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How to write an invoice and speed up payment

August 6, 2021
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Completing a project or sending out a large order is always a great feeling. Getting paid on time for it is even better. But for many B2B companies, this isn’t always a reality. There’s no secret equation to ensuring prompt payment, but following invoicing best practice can help speed things up. In turn this should free up funds for covering day-to-day operations and growth.

How to write an invoice and speed up payment


All clients are different and it’s important to remember their situations when creating payment terms and chasing invoices. The UK is well protected and regulated regarding invoice payments, with clear laws and enforceable consequences for breaking contracts.

Other countries are not as strict, so some potential clients may be slacker at meeting agreed payment dates. That’s why invoicing best practice involves researching clients beforehand.

Look at invoice regulation in their country, whether they belong to an industry body and if they have any online feedback, wherever they’re located. Together, these things should give a sense of whether they’re likely to pay promptly or cause challenges.


If you’ve been operating for a while then you’ll most likely already know how to create an invoice. Even if you’re decades beyond asking ‘what is an invoice’, there’s always room for improvement. An invoice is one thing that many businesses rarely revisit to check it’s working hard enough for them. There are subtle tweaks you can make to ensure payment terms are as clear as possible.

When you know how to make an invoice work for your business, you ensure fewer invoicing errors and, in turn, less payment delays. We’ve put together a free invoice template as a straightforward invoice example that you can use or take inspiration from. You can download your free invoice template here.


Creating a contract or terms and conditions which specify exactly when clients have to pay is vital with any invoicing best practice. Standard terms require payment within 30 days, but for even quicker payment some clients may agree to even shorter periods. Your invoice template should show these clearly for every customer.

Be sure to include these in the contract too, along with a late or overdue fee. This should be sent out promptly as well to enforce it and hopefully reduce any further late payments.


Routine is the best way to ensure things don’t get missed in the daily process of running a business. Keeping a regular invoicing schedule that sends out invoices on the same date every week or month ensures customers know when to expect them.

This makes it easier for both parties to stay organised and avoid missing sending out invoices or making payments. The same can be true for setting up internal finance meetings to review invoices every week or month to see which need sending or chasing up, as well as those that have been paid.


Small businesses with a handful of clients can usually keep on top of paid and unpaid invoices with a simple spreadsheet. When companies grow though, it can be much easier to use an invoice tracker system instead. Platforms like Xero and Intuit offer services like automated email reminders to help you keep on top of your invoices.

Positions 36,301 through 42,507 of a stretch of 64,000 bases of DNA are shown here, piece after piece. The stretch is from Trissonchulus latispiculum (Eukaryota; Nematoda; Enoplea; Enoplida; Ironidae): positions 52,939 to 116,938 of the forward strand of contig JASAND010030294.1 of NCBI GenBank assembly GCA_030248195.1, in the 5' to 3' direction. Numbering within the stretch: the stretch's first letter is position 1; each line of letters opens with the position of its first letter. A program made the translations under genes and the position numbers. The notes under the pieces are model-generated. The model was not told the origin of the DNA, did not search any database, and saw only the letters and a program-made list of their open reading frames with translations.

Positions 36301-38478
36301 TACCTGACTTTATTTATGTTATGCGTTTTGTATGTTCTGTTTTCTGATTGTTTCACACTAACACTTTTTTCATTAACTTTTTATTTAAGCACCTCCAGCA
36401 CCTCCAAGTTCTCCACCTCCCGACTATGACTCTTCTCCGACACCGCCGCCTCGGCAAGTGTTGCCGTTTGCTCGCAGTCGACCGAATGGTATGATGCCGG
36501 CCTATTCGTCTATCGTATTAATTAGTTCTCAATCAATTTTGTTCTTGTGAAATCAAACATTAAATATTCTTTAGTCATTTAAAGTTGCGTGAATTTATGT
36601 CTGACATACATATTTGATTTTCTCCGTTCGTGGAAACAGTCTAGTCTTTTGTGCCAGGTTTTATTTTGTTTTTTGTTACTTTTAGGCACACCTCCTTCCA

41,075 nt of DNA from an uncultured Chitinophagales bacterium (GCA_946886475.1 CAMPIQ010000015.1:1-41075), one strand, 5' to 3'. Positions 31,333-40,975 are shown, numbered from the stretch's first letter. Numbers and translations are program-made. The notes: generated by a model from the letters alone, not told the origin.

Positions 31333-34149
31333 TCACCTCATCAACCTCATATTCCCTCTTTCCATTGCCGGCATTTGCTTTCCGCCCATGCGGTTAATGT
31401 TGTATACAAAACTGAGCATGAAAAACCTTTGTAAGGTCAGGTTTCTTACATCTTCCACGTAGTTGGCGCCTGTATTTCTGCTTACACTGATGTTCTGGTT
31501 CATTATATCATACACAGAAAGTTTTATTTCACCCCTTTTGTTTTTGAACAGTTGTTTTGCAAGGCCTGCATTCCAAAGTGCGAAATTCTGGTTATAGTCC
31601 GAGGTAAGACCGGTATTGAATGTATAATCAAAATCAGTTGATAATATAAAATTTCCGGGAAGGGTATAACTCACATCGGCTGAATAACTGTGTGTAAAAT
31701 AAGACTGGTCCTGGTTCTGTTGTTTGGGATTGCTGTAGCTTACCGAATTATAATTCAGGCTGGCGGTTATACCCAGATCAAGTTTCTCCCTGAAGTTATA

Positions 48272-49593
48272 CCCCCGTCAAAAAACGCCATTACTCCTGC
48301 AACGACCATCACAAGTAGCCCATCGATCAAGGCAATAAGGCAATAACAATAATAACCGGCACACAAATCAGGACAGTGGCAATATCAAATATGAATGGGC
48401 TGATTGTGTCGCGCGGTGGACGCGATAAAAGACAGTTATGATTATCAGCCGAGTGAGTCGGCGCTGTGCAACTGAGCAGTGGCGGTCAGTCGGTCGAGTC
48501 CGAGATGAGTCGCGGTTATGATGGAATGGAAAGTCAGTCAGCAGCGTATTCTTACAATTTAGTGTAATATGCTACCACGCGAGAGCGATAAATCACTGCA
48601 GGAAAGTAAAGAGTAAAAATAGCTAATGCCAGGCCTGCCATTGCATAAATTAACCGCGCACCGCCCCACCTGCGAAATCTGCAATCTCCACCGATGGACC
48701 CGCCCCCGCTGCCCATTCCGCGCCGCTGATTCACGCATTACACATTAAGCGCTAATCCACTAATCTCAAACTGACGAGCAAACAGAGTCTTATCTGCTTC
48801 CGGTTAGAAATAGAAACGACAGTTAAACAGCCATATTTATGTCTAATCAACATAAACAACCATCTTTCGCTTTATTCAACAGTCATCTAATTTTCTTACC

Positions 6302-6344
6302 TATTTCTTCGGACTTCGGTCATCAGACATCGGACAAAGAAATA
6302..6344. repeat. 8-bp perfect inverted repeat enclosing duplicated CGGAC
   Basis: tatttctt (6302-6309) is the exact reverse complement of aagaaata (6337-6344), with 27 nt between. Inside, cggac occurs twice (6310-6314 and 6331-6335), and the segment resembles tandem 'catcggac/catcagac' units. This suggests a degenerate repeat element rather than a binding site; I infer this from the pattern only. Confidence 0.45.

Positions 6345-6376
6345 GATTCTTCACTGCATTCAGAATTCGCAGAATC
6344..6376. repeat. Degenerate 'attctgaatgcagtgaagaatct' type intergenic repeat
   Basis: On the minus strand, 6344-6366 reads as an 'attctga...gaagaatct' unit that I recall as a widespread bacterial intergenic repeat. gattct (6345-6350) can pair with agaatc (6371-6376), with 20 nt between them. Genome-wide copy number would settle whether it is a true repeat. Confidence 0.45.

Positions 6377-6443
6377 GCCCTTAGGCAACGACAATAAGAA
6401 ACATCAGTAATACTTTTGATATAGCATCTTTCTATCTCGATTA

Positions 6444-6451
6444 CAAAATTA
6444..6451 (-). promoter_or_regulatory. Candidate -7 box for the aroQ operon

These collate all the information you hold about clients and their invoices in one place. They can be set to provide alerts when there are unpaid invoices, recording how overdue they are or when one needs to be sent out. It should make it easier to manage and send invoices out on time or early.


Digital payments are the quickest way for clients to pay invoices, so to encourage prompt settlements you need to offer as many options as possible. Credit card and PayPal should be two such options, as these can be processed quickly.

For businesses dealing with clients in other countries, accepting payment in other currencies should also speed things up. It avoids wasting time with either party having to convert currencies before making a payment.


When following up on invoice status, you might find that it takes many emails and phone calls before you get a reply. It’s important to remain persistent and ensure that your customer sticks to the agreed payment terms.


If you’re finding that the delay between invoicing and getting paid is a challenge despite following invoice best practice, there are other solutions that can help. The right business finance can boost your cash flow and ease the impact of lengthy payment terms.

At Kriya we offer a few solutions for SMEs looking to strengthen their cash flow. Invoice finance can help B2B businesses get access to cash, quickly and easily, by providing an advance against outstanding client invoices. It helps you fast forward funds you’re already owed so you get on with day-to-day operations and unlock funding for growth. Or if you’re looking for an instant cash injection that you can use over and over then a flex loan is an option that works for all kinds of businesses. We think of it as working capital on demand.

This article was originally published in September 2017 and was updated in August 2021.

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